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[ih] What is the origin of the root account?

Original question/comment as about Unix on the early INTERNET, leading 
to discussion of TCP/IP.

Now if we want to go back to 1969 and the early ARPANET, I seem to 
recall that the first VAXen didn't even exist until around 1975. :-)


John Day wrote:
> To my thinking, there were no VAX on the *early* Net. They came 
> later.  ;-)
> At 9:15 PM -0400 4/11/13, Bernie Cosell wrote:
>> On 11 Apr 2013 at 19:44, Larry Sheldon wrote:
>>>  For sure I think Unix was a major component of the early layers of the
>>>  snowball that is The Internet--but I thought the initial 
>>> development was
>>>  done on IBMish and special purpose hardware--did the IMP's have an OS?
>>>  And don't VAXen speak VMS (everyone I ever met did).
>> Oh boy, are you going to get a lot of replies to this.  In the sense 
>> that
>> you're using the term, the IMP did *not* have an OS.  It was a
>> special-purpose real-time system that acted as the switching nodes for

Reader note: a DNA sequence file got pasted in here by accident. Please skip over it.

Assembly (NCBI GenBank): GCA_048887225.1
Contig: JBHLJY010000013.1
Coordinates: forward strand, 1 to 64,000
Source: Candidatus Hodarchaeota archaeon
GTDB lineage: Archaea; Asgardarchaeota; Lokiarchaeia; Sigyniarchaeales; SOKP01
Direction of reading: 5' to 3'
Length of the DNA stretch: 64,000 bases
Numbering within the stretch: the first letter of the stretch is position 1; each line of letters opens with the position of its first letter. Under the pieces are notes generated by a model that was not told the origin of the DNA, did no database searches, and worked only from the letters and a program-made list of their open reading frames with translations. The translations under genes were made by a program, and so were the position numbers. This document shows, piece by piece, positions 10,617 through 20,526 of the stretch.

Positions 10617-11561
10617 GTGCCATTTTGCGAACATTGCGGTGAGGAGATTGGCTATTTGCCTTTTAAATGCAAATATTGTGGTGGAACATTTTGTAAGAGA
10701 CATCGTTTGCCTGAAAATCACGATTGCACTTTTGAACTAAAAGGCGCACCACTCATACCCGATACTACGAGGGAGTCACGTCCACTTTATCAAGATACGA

>> the ARPAnet and the interface for the Host systems.
>> One of the early plans was to get as many *DIFFERENT* Host systems
>> connected up to the ARPAnet and, of course, talking to one another.  I
>> think the Sigma-7 at UCLA talking to SAIL at Stanford.  I think the only
>> IBM system on the early net was a 360/67 at Rand (??).   MIT had ITS and
>> Multics.  BBN had all sorts of systems: BSD's, TENEX's, assorted PDP-11
>> systems.  Even the PDP-1 Exec III was an ARPAnet host..:o)
>> The VAXen on the early network were running BSD [Unix].   When did
>> someone build a TCP/IP stack for VMS?
>>   /Bernie\
>> -- 
>> Bernie Cosell                     Fantasy Farm Fibers
>> mailto:bernie at fantasyfarm.com     Pearisburg, VA
>>     -->  Too many people, too few sheep  <--

In theory, there is no difference between theory and practice.
In practice, there is.   .... Yogi Berra